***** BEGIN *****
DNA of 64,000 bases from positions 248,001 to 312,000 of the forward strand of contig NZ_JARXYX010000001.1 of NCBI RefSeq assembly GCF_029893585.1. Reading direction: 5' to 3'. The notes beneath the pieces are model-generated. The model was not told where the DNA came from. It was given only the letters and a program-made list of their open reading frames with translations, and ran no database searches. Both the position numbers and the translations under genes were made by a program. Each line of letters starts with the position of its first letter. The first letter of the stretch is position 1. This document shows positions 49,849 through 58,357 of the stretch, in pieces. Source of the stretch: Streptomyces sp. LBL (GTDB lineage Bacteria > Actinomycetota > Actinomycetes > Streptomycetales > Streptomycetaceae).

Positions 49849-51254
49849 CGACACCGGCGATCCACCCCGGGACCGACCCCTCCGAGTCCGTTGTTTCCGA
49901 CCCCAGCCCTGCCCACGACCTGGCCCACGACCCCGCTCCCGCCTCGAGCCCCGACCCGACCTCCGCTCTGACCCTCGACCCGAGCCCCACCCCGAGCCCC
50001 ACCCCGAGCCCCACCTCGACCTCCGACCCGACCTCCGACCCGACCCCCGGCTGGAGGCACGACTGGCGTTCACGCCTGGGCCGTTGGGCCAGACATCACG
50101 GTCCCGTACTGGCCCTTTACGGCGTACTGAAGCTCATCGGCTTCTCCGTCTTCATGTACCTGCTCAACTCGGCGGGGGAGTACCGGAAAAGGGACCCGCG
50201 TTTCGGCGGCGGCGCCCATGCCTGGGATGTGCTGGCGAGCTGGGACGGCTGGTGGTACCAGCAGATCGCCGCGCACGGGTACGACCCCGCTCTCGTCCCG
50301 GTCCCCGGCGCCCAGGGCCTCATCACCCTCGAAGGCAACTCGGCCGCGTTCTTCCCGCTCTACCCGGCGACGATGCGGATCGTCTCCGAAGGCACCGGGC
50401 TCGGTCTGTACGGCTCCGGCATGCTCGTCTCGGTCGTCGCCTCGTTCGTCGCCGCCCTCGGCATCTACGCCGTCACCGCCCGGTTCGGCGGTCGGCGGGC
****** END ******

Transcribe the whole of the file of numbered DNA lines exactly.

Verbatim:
DNA of 64,000 bases from positions 248,001 to 312,000 of the forward strand of contig NZ_JARXYX010000001.1 of NCBI RefSeq assembly GCF_029893585.1. Reading direction: 5' to 3'. The notes beneath the pieces are model-generated. The model was not told where the DNA came from. It was given only the letters and a program-made list of their open reading frames with translations, and ran no database searches. Both the position numbers and the translations under genes were made by a program. Each line of letters starts with the position of its first letter. The first letter of the stretch is position 1. This document shows positions 49,849 through 58,357 of the stretch, in pieces. Source of the stretch: Streptomyces sp. LBL (GTDB lineage Bacteria > Actinomycetota > Actinomycetes > Streptomycetales > Streptomycetaceae).

Positions 49849-51254
49849 CGACACCGGCGATCCACCCCGGGACCGACCCCTCCGAGTCCGTTGTTTCCGA
49901 CCCCAGCCCTGCCCACGACCTGGCCCACGACCCCGCTCCCGCCTCGAGCCCCGACCCGACCTCCGCTCTGACCCTCGACCCGAGCCCCACCCCGAGCCCC
50001 ACCCCGAGCCCCACCTCGACCTCCGACCCGACCTCCGACCCGACCCCCGGCTGGAGGCACGACTGGCGTTCACGCCTGGGCCGTTGGGCCAGACATCACG
50101 GTCCCGTACTGGCCCTTTACGGCGTACTGAAGCTCATCGGCTTCTCCGTCTTCATGTACCTGCTCAACTCGGCGGGGGAGTACCGGAAAAGGGACCCGCG
50201 TTTCGGCGGCGGCGCCCATGCCTGGGATGTGCTGGCGAGCTGGGACGGCTGGTGGTACCAGCAGATCGCCGCGCACGGGTACGACCCCGCTCTCGTCCCG
50301 GTCCCCGGCGCCCAGGGCCTCATCACCCTCGAAGGCAACTCGGCCGCGTTCTTCCCGCTCTACCCGGCGACGATGCGGATCGTCTCCGAAGGCACCGGGC
50401 TCGGTCTGTACGGCTCCGGCATGCTCGTCTCGGTCGTCGCCTCGTTCGTCGCCGCCCTCGGCATCTACGCCGTCACCGCCCGGTTCGGCGGTCGGCGGGC